Peaches represent challenges even to Southern growers. Since Iowa lies in USDA hardiness zones 8 and 9 at the upper limits of the peach tree's range, Iowa peach growers face additional trouble. Fragile peach trees weakened by winter cold damage could succumb to other problems later in the year. Even with the best of care, peach tree flower buds die off when temperatures plummet to 0 degrees F and below. Choosing hardy varieties and the best planting sites still could produce an occasional good fruiting year.
Choose cold-hardy peach cultivars. Plant only standard peach trees, not dwarf varieties. As yet, no dwarfing root-stocks show as much resistance to cold damage as do standard varieties of peaches. Reliance and Harrow cultivars as well as Beauty and Madison peaches withstand severe winters better than other varieties. All four self-pollinate.
Select a planting site with well-drained fertile soil. Locate the peach trees on sloping ground with southern exposure. Don't plant peaches on hilltops where wind exposure could increase cold damage, and don't plant in low areas where frost pockets form in spring.
Take soil samples before planting and test the soil for fertility and proper pH. Consult a county extension agent for advice on amending the soil properly for peach growth. Till the ground thoroughly to discourage weeds and grasses.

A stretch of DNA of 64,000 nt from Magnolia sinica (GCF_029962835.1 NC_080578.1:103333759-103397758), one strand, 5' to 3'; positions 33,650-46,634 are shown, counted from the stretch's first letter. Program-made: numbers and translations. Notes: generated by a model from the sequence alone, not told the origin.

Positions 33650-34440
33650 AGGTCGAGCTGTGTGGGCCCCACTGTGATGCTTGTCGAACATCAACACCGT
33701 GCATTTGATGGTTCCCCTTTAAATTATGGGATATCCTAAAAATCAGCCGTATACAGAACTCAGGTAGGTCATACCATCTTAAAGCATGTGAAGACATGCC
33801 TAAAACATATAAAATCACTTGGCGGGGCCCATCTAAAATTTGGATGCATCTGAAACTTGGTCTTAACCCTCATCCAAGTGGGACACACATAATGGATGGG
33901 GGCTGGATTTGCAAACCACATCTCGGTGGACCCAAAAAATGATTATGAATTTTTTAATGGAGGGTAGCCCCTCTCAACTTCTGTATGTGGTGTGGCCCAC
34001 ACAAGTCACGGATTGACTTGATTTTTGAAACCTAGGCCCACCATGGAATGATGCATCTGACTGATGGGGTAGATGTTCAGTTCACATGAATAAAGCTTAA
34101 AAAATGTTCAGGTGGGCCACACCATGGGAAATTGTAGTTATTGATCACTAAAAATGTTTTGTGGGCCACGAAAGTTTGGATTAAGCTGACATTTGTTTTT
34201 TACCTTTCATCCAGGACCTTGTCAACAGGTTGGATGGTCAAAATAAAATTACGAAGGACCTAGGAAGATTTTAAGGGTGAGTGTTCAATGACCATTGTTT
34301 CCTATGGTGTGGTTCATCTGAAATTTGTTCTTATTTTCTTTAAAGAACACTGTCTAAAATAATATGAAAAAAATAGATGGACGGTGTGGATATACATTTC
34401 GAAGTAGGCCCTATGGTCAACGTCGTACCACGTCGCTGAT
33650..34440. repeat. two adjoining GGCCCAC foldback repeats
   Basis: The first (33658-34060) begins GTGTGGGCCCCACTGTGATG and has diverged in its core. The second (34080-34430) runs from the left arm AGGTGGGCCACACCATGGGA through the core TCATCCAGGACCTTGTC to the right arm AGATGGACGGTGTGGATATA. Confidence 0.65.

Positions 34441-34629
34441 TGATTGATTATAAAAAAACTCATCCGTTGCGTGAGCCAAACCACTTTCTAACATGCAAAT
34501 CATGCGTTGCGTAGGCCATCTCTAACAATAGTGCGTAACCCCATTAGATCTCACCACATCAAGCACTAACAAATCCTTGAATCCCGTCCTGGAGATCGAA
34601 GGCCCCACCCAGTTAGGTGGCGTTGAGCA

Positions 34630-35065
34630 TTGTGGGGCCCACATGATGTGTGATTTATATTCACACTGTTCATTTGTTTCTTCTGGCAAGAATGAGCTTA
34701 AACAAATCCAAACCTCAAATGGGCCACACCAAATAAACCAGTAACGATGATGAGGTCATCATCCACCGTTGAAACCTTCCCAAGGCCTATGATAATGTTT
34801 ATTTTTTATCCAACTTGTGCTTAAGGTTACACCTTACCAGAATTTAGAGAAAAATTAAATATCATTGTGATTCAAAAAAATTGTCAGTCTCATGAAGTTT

Mulch the soil over the root zone 3 inches deep with straw, shredded leaves or grass clippings. Keep the mulch 6 inches away from the peach tree's trunk. Deep mulch protects roots from cold and drought while suppressing weed growth. Mulch laid against the trunk could shelter rodents and insects that damage bark or girdle trees.
Prune peach trees early in spring after the last severe cold and before trees break dormancy. Prune out dead and damaged wood first and then prune to shape the tree.
Inspect peach trees for split bark due to freeze damage. Trim away dead bark at the sides of the split with a pocketknife to clean the wound and encourage healing.
Cover trees with clear plastic sheets if late spring frosts threaten the buds or blooms. Hanging an incandescent light under the plastic tarp generates enough heat to protect delicate growth.